Quiet zone for the soul

THE Green Bank Observatory, in West Virginia (pictured), is a cluster of radio telescopes in a mountain valley. According to The New York Times‘s Pagan Kennedy, these giant devices are “like superhuman ears—they can tune into frequencies from the lowest to the highest ends of the spectrum.”

However, as even a short-circuiting electric toothbrush could interfere with their signals, the residents of Green Bank do not use mobile phones, Wi-Fi, microwave ovens, or any other devices that generate electromagnetic waves, and it has become a haven for those with the debatable disability of electromagnetic hypersensitivity.

Kennedy calls their town “the land where the Internet ends.”

Inside the National Radio Quiet Zone, she experienced “the kind of silence that I hadn’t heard in years.” But she asks: “Who will save the endangered Quiet Zone inside our own heads? What about the thoughts as subtle as the transmissions from the remote galaxies of our memories? Is the ever-present hum of the internet drowning those out, too?”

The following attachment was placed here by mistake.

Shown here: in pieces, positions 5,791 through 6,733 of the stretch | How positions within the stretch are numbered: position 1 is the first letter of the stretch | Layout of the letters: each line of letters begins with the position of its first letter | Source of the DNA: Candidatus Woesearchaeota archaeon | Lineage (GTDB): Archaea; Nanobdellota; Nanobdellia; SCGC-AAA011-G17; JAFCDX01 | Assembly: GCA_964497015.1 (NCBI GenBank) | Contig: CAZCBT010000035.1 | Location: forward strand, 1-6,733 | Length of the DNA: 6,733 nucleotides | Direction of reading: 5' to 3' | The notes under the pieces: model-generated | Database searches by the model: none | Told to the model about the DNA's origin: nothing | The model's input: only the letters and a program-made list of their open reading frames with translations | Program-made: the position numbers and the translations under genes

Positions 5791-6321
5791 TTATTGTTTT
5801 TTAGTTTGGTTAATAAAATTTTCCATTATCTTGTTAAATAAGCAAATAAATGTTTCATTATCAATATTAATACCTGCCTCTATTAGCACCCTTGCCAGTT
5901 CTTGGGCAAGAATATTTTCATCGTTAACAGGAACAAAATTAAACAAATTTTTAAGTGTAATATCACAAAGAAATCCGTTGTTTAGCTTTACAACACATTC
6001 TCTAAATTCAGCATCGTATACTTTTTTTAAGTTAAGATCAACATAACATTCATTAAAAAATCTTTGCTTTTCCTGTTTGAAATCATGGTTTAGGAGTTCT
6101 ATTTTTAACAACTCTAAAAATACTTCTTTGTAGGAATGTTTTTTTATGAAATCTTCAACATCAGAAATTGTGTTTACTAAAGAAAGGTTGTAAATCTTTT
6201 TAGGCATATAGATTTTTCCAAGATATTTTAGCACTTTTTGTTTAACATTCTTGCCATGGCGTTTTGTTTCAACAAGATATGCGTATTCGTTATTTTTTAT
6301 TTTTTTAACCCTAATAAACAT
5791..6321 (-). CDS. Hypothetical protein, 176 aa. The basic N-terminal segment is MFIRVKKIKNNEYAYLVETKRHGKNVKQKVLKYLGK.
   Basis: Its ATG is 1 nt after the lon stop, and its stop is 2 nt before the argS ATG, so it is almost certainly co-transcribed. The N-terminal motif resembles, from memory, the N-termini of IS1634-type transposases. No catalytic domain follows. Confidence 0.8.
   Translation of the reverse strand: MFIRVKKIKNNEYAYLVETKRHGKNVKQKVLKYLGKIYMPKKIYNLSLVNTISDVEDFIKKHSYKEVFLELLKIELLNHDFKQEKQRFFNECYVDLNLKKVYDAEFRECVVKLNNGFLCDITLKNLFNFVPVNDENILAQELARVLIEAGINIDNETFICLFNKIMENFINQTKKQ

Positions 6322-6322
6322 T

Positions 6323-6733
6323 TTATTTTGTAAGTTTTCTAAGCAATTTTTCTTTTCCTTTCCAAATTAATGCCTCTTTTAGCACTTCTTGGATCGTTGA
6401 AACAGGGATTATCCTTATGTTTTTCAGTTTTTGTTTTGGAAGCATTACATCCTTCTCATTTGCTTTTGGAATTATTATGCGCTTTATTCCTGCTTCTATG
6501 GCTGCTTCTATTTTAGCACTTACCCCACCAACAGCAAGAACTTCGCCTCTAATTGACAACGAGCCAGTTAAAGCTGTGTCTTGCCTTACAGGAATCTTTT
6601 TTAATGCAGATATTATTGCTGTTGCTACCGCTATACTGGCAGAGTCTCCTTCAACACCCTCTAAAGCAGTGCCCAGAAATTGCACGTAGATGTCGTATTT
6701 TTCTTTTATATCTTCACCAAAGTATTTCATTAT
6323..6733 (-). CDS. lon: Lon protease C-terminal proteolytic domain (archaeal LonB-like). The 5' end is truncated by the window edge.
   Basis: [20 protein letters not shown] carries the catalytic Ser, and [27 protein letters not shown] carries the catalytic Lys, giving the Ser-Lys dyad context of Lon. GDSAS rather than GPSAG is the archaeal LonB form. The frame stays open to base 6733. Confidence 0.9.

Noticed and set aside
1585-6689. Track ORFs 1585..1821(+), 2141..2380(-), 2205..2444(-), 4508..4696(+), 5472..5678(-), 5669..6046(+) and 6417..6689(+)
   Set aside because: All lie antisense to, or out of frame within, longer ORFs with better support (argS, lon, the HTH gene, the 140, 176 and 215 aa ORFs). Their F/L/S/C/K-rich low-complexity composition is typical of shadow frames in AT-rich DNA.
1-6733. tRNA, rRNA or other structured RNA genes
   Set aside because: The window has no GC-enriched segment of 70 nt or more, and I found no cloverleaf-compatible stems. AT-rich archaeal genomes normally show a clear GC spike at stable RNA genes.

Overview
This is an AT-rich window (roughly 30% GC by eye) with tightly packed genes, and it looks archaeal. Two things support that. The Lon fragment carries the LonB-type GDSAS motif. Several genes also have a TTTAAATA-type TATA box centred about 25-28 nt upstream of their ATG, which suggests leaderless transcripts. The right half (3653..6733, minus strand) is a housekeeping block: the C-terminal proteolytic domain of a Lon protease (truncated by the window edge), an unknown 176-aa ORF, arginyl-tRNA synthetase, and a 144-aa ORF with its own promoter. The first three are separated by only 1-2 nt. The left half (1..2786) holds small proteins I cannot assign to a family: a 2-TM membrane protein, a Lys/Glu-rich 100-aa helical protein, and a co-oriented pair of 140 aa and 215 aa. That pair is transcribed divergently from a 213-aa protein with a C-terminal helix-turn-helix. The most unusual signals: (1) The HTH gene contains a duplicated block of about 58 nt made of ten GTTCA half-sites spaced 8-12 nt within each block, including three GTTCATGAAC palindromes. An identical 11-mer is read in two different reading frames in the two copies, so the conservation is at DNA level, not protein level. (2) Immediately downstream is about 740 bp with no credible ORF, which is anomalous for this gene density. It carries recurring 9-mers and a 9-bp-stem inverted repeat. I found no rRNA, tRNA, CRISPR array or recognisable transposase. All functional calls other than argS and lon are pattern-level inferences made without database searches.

Unfortunately, many of us know the answer to her question.

A teen I know is so used to constant entertainment that she plugs in her headphones for every car trip, watches Youtube on her phone while washing dishes (!) and claims she can’t go to sleep at night without music. Often even one device is not enough, and she will play a phone game while “watching” Netflix on TV or listen to a social media influencer while doing homework on her tablet!

If we want to have good mental health and know peace, we all need a “Radio Quiet Zone” for our souls.

In the Bible, God says, “Be still, and know that I am God” (Psalm 46:10). It is a real challenge in our modern world to turn off and experience silence. To learn what it is to quiet our spirits, to hear our own thoughts and perhaps, even, to hear our Maker’s voice.

Christians have long advocated a daily “quiet time”, a few minutes of time, usually in the morning, during which they read the Bible and pray, clearing their head and preparing for the day.

Another good way to get some “Radio Quiet Zone” is to get out into nature (without headphones) – walk in the garden or on the beach, look up into the trees – and let God speak to you through His creation.

I read somewhere that to be free of device addiction, we should turn off our devices for an hour a day, a day a week and a week a year. Even that is a daunting prospect for many, but I think a more frightening thing would be to come to end of our lives and find that we have crowded out the important with the irrelevant and filled our minds with trivia, missing the Truth.

Filed under: Jody Bennett, Popular culture, Thoughts on lifeTagged with: , , ,